Shareholder, Kenny Nachwalter P.A.

Alan S. Frankel
President, Coherent Economics LLC

Silicon Standard
Richard Parker
Partner, O’Melveny & Myers LLP

Martha S. Samuelson
CEO and Chairman, Analysis Group

Download 2017 Fall Forum News Article (1)

Download NYSBA Annual Antitrust Symposium Flyer 2017_d18

November 29, 2017 | Permalink | Comments (0)

Competition Law in the Philippines: Economic, Legal and Institutional Context

Mel Marquis, European University Institute - Department of Law (LAW) explores Competition Law in the Philippines: Economic, Legal and Institutional Context.

ABSTRACT: Where democracy is fragile and institutions function poorly, particularly in a developing country, competition law faces tremendous challenges. Getting a new agency started and ensuring the successful launch and implementation of a new competition law framework cannot be taken for granted. Yet the effort and resource commitments must be made. This article introduces the new competition regime in the Philippines. From a general perspective it recalls that while competition law does not by itself guarantee sustainable and inclusive growth and development, it is a desirable part of a broader ensemble of policies that can promote those aims. In more country-specific terms, the new law discussed here—the Competition Act 2015, fully effective since the summer of 2017—can only be properly considered by understanding the Philippines itself. The article therefore surveys the country’s governance and institutions; its economy; and the roles of the rule of law and the courts. The legal and institutional framework specific to competition law and policy is then analysed at length. The substance of the Act, the enforcement and sanctioning powers of the Philippine Competition Commission, and relevant legal procedures are all examined. Now that the legislator has established a promising statutory framework, it is time to focus on the difficult tasks of implementation and deep culture change.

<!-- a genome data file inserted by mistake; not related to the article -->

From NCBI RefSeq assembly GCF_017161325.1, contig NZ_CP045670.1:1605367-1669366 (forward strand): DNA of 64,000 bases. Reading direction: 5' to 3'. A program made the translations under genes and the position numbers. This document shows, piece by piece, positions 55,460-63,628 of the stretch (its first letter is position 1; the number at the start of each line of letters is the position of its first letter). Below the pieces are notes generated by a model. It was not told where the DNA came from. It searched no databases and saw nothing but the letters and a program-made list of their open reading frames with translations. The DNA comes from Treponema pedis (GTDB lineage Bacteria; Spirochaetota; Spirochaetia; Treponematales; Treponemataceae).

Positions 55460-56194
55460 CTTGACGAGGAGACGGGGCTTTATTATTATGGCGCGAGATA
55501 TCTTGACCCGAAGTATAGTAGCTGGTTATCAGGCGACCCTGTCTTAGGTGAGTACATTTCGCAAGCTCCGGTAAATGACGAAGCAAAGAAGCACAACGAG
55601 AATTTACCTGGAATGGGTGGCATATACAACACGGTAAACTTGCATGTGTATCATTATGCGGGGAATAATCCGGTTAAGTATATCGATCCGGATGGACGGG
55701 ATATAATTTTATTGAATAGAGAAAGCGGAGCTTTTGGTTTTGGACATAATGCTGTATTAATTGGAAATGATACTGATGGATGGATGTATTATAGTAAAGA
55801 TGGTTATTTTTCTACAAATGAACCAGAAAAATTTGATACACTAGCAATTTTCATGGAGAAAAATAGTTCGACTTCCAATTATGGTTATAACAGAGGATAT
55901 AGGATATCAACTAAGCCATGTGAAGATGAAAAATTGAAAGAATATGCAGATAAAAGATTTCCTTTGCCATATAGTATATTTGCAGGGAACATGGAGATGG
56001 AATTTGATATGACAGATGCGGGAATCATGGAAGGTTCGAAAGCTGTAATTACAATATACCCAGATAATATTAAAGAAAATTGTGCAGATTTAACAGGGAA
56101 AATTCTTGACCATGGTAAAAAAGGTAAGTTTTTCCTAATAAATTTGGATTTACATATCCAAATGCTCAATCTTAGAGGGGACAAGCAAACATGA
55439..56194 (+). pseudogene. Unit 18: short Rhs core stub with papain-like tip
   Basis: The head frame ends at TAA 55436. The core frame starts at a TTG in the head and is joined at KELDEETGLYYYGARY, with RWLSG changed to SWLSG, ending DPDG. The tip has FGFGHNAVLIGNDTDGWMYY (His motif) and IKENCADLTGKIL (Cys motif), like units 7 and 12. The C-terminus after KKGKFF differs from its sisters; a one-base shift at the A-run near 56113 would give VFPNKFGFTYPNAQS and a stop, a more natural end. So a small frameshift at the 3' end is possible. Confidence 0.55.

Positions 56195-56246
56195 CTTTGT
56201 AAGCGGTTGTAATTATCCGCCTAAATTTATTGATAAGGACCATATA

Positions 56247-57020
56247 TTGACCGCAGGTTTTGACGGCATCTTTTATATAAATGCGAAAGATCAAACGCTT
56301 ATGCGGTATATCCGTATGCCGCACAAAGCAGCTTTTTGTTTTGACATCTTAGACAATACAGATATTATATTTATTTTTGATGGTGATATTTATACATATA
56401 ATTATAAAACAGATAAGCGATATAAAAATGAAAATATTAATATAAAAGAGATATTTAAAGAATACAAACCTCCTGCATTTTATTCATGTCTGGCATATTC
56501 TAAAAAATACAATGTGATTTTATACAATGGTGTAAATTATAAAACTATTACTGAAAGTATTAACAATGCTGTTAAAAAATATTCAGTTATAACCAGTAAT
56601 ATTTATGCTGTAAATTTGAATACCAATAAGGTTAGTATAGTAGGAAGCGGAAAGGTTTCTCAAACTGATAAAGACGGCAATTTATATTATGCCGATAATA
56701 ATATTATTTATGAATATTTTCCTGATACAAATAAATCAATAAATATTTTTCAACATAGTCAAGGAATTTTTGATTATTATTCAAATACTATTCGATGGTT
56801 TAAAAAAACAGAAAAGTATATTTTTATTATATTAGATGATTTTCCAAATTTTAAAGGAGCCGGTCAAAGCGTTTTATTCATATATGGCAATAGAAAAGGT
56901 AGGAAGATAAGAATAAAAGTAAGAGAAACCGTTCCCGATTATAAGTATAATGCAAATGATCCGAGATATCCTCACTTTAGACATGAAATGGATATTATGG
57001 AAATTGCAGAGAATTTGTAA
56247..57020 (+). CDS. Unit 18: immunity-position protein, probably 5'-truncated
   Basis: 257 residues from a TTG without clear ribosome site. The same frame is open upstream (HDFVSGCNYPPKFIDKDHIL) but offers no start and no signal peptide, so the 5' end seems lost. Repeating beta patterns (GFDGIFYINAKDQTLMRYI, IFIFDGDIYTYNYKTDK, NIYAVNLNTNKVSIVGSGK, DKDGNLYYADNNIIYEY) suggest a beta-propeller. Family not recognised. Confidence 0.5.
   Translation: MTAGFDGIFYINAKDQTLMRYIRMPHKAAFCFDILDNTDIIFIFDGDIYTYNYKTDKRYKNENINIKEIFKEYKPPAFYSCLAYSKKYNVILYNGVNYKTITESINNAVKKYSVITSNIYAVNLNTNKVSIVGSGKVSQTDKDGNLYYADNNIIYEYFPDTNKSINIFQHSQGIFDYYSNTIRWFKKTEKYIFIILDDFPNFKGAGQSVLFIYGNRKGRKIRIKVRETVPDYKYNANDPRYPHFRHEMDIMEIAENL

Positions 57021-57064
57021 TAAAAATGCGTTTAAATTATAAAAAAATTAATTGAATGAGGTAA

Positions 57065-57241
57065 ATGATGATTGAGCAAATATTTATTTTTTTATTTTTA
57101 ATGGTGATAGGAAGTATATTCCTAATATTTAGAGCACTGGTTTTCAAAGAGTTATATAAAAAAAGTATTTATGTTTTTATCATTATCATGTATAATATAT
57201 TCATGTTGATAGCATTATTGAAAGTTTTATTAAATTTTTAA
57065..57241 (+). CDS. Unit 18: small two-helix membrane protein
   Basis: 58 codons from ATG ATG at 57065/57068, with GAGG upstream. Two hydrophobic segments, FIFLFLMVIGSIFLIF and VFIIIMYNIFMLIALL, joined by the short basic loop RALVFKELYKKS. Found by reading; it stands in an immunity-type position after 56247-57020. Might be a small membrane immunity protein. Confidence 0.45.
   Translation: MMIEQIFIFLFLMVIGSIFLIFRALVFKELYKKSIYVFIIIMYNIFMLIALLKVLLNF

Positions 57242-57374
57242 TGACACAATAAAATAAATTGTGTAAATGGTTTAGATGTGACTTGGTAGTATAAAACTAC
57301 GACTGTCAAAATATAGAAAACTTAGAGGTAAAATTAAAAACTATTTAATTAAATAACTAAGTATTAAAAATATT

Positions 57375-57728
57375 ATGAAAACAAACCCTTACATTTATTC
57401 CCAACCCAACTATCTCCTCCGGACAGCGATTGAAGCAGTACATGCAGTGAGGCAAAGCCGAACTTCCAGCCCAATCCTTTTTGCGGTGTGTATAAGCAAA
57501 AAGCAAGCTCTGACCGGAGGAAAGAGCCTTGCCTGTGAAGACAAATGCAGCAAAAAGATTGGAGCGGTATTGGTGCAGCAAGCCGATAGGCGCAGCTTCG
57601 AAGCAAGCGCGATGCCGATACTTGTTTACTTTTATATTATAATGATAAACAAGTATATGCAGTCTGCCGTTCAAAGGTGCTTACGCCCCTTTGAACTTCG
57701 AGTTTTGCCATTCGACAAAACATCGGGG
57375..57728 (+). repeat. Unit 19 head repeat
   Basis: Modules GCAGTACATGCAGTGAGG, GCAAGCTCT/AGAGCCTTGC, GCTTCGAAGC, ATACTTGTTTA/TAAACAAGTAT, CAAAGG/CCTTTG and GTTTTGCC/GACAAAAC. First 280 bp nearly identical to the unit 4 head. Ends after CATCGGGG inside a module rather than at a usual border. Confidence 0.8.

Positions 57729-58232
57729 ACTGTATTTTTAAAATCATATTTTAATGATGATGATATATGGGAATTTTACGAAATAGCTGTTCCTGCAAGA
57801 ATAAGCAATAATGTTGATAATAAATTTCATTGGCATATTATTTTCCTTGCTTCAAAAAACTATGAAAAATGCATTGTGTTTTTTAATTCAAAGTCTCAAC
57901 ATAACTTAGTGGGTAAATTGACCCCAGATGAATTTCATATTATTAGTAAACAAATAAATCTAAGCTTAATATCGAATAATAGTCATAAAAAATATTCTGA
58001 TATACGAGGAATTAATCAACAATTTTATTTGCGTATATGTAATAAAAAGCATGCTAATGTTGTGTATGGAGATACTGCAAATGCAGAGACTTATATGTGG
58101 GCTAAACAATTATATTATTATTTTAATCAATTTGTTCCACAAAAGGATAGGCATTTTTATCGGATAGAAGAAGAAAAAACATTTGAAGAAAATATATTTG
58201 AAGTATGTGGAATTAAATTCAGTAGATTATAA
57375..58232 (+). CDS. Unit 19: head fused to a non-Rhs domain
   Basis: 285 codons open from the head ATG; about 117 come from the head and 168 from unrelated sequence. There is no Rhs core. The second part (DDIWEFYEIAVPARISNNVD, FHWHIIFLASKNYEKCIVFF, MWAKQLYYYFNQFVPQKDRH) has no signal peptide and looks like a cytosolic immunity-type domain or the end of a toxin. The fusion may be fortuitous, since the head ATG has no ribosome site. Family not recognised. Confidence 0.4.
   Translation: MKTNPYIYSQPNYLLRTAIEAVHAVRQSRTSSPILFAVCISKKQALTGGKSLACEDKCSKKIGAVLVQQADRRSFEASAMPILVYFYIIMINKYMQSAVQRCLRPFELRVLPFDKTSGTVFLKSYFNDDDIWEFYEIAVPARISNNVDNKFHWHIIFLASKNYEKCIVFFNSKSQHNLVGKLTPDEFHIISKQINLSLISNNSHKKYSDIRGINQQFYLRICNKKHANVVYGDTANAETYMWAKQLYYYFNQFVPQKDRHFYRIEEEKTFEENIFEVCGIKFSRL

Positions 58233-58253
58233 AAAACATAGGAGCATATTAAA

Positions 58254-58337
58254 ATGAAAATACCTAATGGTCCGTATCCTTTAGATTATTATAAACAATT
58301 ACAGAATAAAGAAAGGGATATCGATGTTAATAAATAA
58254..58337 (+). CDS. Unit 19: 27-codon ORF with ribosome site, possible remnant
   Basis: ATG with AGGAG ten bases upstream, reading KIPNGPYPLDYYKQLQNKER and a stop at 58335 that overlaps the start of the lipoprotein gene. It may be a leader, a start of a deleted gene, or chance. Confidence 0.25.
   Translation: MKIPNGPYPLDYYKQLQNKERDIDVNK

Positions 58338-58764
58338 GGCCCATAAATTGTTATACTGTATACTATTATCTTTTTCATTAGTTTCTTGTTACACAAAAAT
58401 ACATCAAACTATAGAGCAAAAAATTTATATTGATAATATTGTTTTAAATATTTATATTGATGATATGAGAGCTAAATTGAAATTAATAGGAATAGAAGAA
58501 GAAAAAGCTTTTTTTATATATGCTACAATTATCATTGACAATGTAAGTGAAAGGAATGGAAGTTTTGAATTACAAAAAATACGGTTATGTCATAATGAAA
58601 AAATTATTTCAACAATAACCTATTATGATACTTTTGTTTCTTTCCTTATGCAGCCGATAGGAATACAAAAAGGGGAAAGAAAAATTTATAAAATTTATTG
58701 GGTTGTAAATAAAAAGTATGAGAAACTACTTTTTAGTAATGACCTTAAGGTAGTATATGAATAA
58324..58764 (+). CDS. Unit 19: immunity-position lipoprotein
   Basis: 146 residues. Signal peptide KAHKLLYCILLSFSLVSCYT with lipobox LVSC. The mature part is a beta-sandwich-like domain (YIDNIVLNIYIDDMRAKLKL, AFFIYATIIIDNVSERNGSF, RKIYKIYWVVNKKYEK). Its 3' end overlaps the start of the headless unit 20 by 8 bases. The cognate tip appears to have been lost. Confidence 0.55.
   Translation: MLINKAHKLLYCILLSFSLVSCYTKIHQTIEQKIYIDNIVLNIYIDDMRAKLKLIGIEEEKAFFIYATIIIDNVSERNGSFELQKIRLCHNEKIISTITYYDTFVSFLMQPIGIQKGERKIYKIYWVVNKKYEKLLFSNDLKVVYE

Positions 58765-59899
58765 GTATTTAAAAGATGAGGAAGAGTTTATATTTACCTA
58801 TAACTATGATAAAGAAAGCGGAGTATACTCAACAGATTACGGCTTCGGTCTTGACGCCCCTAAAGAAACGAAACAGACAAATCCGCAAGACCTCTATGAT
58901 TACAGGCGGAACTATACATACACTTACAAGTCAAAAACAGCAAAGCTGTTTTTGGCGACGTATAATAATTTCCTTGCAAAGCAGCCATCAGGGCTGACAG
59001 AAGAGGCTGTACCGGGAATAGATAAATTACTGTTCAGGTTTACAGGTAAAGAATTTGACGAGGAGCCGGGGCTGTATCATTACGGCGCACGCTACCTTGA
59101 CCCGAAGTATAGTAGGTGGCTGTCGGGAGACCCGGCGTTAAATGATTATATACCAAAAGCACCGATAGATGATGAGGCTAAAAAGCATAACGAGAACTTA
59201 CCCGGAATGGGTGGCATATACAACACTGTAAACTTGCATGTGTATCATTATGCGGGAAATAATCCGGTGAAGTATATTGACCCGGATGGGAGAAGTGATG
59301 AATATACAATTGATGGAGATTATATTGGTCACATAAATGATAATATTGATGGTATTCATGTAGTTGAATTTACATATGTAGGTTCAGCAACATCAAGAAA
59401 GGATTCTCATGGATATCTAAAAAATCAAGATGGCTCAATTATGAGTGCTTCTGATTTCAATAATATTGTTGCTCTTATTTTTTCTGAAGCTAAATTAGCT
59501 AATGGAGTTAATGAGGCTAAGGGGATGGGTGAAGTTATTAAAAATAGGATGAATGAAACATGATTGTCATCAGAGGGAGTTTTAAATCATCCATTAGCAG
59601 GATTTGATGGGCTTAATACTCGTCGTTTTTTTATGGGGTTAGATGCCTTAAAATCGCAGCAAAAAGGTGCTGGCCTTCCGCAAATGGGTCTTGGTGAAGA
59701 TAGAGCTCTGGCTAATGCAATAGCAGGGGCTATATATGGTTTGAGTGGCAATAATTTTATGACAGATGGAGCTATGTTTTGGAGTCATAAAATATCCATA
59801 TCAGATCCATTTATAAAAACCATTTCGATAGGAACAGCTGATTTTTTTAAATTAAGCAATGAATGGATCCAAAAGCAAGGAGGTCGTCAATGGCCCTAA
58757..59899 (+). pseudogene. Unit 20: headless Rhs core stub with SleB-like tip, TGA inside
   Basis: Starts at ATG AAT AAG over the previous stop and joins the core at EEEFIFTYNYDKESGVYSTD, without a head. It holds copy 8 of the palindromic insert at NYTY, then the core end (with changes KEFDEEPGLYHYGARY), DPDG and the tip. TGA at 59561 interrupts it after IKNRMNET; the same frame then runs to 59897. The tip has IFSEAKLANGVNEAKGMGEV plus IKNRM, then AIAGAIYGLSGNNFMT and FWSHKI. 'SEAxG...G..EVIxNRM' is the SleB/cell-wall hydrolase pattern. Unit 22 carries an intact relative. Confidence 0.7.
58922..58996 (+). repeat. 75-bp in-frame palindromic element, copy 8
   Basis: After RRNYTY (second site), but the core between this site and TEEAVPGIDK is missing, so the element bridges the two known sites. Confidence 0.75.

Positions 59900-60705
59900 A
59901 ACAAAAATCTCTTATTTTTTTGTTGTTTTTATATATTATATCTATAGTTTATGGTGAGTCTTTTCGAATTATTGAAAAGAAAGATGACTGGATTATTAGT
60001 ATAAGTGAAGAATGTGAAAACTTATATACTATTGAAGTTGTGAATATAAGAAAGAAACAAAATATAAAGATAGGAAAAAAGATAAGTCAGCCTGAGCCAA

November 29, 2017 | Permalink | Comments (0)

Marketing Agencies and Collusive Bidding in Online Ad Auctions

Francesco Decarolis, Maris Goldmanis, and Antonio Penta explain Marketing Agencies and Collusive Bidding in Online Ad Auctions.

ABSTRACT: The transition of the advertising market from traditional media to the internet has induced a proliferation of marketing agencies specialized in bidding in the auctions that are used to sell ad space on the web. We analyze how collusive bidding can emerge from bid delegation to a common marketing agency and how this can undermine the revenues and allocative efficiency of both the Generalized Second Price auction (GSP, used by Google and Microsoft-Bing and Yahoo!) and the of VCG mechanism (used by Facebook). We find that, despite its well-known susceptibility to collusion, the VCG mechanism outperforms the GSP auction both in terms of revenues and efficiency.

November 29, 2017 | Permalink | Comments (0)

The Economics of Attention Markets

David Evans, Global Economics Group has a new paper in The Economics of Attention Markets.